That's because the other side is evil! Just kidding, I'm not the type to call half the nation evil. The other side has acquired too much power, however, and the abuses are becoming more apparent and appalling every day.
To that end, I've begun a new feature on steveransom.com entitled "Bush Bites." Every day I'm posting a quick observation on the Bush administration that only takes a few minutes to chew over. Since I believe that there's easily enough fodder out there for 100 such bites, I'm doing one-a-day until the election. Best of all, each bite includes a suggested action: something you can do that can make a difference. I'm a bit behind schedule due to the unexpected lack of Internet access for three weeks, but there's already a number of bites posted and I'll be adding a bunch more this weekend. Take a look, see what you think. www.steveransom.com/bushbites.cfm.
I did most of the programming while sitting overlooking Rockland Harbor. For a number of weekends, I kept driving back there to enjoy the picture-perfect scenery. (I also was doing my laundry in Rockland). The cool sea breezes countered the warm July humidity making it a great little old sea town to spend a quiet Saturday afternoon.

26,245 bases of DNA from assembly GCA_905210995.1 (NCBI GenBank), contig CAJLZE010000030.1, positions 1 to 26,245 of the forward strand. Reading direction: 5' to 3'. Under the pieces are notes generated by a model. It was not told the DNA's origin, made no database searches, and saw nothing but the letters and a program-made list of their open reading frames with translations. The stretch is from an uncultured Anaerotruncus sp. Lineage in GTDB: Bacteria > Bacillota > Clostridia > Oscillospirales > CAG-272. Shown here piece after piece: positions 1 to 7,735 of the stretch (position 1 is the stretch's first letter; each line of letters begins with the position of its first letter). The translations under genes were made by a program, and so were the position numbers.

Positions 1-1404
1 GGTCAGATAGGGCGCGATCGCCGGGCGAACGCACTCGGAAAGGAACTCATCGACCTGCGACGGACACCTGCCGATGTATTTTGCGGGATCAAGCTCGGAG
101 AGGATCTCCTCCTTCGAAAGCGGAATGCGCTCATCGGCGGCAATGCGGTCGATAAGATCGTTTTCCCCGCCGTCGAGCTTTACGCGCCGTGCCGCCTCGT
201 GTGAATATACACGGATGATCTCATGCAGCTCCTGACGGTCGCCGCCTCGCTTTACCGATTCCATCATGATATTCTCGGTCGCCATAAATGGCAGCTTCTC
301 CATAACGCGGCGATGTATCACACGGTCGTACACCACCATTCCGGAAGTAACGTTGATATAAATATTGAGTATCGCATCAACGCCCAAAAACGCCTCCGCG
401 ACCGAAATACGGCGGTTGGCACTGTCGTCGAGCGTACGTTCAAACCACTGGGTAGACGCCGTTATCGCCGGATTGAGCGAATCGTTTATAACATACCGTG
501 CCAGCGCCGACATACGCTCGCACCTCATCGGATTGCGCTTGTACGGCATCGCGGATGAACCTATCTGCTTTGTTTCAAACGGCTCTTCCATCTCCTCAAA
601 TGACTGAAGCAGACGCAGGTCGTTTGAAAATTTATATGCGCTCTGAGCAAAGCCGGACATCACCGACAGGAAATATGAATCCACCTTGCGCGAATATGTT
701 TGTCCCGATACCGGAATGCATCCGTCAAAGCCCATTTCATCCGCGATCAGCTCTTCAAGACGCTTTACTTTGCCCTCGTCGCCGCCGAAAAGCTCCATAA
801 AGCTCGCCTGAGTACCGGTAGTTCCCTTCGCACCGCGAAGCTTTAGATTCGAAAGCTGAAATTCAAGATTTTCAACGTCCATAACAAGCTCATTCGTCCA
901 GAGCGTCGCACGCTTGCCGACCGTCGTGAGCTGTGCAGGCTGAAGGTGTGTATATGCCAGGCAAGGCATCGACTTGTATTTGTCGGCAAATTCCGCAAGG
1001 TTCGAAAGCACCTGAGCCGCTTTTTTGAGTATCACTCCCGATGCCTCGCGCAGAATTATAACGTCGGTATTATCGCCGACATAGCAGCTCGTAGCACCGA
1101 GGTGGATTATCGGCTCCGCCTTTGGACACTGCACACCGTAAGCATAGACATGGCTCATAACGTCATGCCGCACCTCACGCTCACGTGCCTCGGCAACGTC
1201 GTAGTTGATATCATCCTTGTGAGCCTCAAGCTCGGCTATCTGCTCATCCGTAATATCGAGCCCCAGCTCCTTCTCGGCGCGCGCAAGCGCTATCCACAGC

Internet access has been a bit of a trick, and I'm noticing how much I've become dependent on it. Over the last two weeks I had almost no access. For a while, I was able to pick up a wireless network at one particular corner in a decent-looking Bangor neighborhood, but that practice came to an abrupt end when a neighbor came out to quiz me what I was doing parking for hours in front of his house. So I was in blackout for almost two weeks, a period I haven't endured in years (I had plenty of access in China). Now I have a dial-up connection that I can use anywhere and so I'm a happy camper again. The bandwidth bandit days are definitely over.
I also have a new cell phone (207-446-0635) for those that want to give it a try. I enjoyed my Sprint service while it lasted, but I had to give it up in Maine where they have no towers beyond the Portland area. I have nothing nice to say about U.S. Cellular at this time.
I've been working with the house candidates for a few weeks now and that's keeping me quite busy. I spend plenty of time on the road or on the phone and I've been engaged in quite a bit of number crunching to help determine which towns to target. The highlight was probably marching in the Dover-Foxcroft parade a couple of Saturdays ago. Tomorrow I'll be joining the Greenbush parade in support of our candidate there.
Well, I'm in place for the next 78 days. I have a job, a place to stay, a paycheck and plenty of work to do. After that depends on all what happens in this election. If the election is postponed, or if another Florida strikes, I plan to be on the spot making as much noise as I can. So I'm not making career plans for 2005 at this time. Wait and see is the name of the game at this time. I'll do everything I can to help smooth the way for a clear and clean transfer of power, but I'm only one person.
Please do what you can.